Albert Lovett Wilkins was born January 13, 1892 in Jensen, Utah, USA. He was the second son of Albert William and Mary Ellen Dudley Wilkins. He had a brother, Melvin Wilkins, who was two years older. His mother having been married before, there were two sisters..Hettie and Emma Hollingshead.
He had a brother George two years younger, a brother Ertin four years younger, a brother Harlen six years younger, a sister Elsie eleven years younger and another sister Eleanor fourteen years younger.
He learned to work very hard very young. Grandpa owned a lot of farm land and also freighted, usually with two wagons hitched together and six horses. I was told that he and Uncle George were put on the freight wagons long before they were big enough to harness their own teams.
He went to school in Jensen, Utah, through the eighth grade, more than most boys his age. I have found several report cards and attendance certificates. It seems he was a very willing and able student.
As he grew to young manhood he was tall, slim, blue-eyed and blond. Very good looking.
He married Leafy Irwin Fletcher in Meeker, Colorado on February 17, 1915. They met at a dance. He was working at that time for Leafy's father. Her father had died the previous November and her mother a few days after they were married.
They stayed in Rangley, Colorado for a short time then moved to Jensen, Utah. Leafy's two younger sisters lived with them most of the time until they were married.
Their first child, Ruth was born November 27, 1915. She only weighed about four pounds and some of the older people said they would never raise her. Their second child, Ruby was born October 1, 1917. The first son, Lavell was born May 20, 1920. Third daughter, Lulu was born December 20, 1921. The second son, Jean was born November 24, 1923, and their sixth child Helen was born May 28, 1926. All the children were born in Jensen except Lulu, she was born in White River, Colorado, now know as Rangley.
Daddy farmed in Rangley, on Brush Creek, and in Jensen at various times. Also continued to drive a freight wagon with his father and brother, George.
He helped build roads with horse drawn scrapers and road graders. He also helped build the first bridge across Green River at Jensen, this was also done with horse drawn equipment.
He worked in the oil fields at Rangley. At the time of his death he was working at the Rainbow Gilsonite mine. This mine was in the area now known as the Book Cliffs. All there is left to be seen now are a few old foundations and mine shafts.
In those days if you needed to go short distances you walked or saddled a horse. If all the family was going you took the team and wagon. There were very few automobiles in Jensen at that time, the late 1920's. Those were mostly Model T Fords or some such make.
I can remember my father walking along the road whistling. He was well known for his fine whistling. He had a beautiful singing voice and was a splendid dancer also. I can remember him sitting with all us children and usually our cousins and singing to us such songs as The Bear Went Over the Mountain, Ten Little Indians, Moonlight and Roses, Springtime in the Rockies, The Utah Trail, etc.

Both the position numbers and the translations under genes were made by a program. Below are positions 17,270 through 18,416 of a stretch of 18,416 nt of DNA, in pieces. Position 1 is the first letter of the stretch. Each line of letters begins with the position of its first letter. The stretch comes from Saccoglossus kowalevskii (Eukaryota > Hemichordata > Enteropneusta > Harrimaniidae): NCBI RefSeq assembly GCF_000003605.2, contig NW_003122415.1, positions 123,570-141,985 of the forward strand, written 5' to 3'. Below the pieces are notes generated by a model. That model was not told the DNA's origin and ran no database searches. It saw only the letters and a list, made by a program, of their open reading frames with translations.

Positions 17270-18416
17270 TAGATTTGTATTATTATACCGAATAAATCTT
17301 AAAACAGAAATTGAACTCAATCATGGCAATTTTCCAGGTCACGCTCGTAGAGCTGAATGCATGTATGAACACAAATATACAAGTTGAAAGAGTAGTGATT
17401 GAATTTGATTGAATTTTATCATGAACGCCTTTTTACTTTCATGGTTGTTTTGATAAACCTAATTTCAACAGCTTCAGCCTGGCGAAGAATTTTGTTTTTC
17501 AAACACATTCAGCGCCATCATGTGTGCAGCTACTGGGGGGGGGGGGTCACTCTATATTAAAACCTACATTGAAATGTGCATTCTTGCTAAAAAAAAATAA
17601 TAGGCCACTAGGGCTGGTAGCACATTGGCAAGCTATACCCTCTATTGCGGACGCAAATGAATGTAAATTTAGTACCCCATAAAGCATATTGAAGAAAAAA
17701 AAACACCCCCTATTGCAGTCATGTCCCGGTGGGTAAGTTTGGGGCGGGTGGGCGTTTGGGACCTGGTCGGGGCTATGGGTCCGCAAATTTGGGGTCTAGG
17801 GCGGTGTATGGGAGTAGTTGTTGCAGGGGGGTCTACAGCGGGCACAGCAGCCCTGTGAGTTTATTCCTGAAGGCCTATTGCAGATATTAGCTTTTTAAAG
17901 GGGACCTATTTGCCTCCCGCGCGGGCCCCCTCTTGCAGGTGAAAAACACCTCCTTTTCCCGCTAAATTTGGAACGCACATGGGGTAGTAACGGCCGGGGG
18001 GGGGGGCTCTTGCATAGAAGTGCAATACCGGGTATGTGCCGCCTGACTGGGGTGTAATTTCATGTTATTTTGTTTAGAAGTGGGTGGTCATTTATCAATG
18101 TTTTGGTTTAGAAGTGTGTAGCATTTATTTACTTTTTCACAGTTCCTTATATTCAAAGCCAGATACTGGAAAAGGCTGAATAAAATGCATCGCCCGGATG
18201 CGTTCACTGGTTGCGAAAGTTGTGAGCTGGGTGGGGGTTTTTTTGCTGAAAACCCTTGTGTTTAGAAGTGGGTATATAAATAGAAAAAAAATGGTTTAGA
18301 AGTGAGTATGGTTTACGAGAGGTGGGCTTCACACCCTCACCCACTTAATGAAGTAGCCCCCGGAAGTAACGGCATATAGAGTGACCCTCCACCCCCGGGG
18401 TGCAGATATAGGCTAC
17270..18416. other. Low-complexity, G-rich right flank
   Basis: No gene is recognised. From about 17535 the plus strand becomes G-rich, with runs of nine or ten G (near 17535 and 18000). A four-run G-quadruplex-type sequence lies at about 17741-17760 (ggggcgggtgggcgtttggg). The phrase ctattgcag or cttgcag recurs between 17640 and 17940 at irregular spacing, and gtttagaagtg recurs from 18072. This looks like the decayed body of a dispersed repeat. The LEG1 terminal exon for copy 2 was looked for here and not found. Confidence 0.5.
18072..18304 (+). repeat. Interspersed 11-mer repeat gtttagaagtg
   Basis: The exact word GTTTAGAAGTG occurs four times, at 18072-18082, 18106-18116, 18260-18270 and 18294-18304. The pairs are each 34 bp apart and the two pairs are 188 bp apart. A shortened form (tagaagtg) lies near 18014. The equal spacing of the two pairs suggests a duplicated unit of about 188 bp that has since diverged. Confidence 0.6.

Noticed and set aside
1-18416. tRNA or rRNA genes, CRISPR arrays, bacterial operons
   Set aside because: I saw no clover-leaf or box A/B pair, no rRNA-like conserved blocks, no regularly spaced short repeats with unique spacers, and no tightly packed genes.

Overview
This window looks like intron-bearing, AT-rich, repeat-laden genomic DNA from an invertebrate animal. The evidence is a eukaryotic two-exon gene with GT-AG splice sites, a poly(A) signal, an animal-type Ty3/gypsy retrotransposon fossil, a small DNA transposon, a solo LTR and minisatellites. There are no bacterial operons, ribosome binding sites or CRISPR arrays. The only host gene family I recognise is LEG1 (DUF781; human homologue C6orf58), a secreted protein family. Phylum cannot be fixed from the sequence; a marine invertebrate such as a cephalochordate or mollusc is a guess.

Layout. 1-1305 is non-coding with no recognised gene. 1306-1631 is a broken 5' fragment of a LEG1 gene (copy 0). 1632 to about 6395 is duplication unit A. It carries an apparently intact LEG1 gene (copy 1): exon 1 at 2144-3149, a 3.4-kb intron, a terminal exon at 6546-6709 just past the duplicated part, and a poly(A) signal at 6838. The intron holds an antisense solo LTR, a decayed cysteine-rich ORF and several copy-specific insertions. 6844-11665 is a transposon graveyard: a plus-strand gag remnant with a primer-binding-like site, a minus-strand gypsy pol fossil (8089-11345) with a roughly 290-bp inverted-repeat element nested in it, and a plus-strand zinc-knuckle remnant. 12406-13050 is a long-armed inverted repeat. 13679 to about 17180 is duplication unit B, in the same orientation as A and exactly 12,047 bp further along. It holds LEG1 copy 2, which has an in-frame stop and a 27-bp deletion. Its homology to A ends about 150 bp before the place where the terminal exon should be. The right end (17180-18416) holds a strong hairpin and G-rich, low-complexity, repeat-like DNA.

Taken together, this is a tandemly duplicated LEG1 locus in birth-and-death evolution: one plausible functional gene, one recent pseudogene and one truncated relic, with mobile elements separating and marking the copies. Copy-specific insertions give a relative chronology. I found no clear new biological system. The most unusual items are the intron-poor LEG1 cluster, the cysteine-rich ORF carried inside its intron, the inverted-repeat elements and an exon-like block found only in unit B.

I can remember my father coming in from the field to eat and putting the wash basin down so we could reach it and wash with him. We didn't have bath rooms in those days, only a water bucket with a dipper to drink from, and a path to the outhouse.
The Wilkins family got together in the evenings often to sing. Aunt Elsie played the piano, Daddy and Uncle Harl played little squeeze box accordians. I'm not sure whether any one else played an instrument or not. Every one of them had a good singing voice.
The sons in the family called Grandpa "Pap", and Grandma "Ma", the sisters said "Papa", and "Mama".
Every one that knew my father said he was honest, hard working, kind, considerate and very loving and affectionate with his family.
I remember one time he came home and caught us playing on a neighbors hay stack, he spanked us four older ones, Ruby said "if you cry he'll stop", of course we all cried and he stopped, no one was spanked very hard.
Shortly before he died, Ruth fell off the swing at the school and broke her hip, it became infected and Uncle Doug Chew and Grandma Wilkins and Mother took her to Salt Lake City, Utah, to the Primary Childrens Hospital for surgery and treatment. When Daddy kissed her good-by he said "I will never see her again". The adults came home and left her in Salt Lake, Aunt Emma was to take her to her home when she was released. When they got to Jensen, Daddy took us all home in the wagon, the rest of us were left with our aunts.
That night he became very ill. Mother sent for Uncle George, he immediately went for Uncle Doug, he being the one with a car. He was taken to Vernal, Utah to the hospital where he was operated on.
(this is all of this history that I have in my possession)
**Albert Lovett Wilkins died March 10, 1928 in Vernal, Utah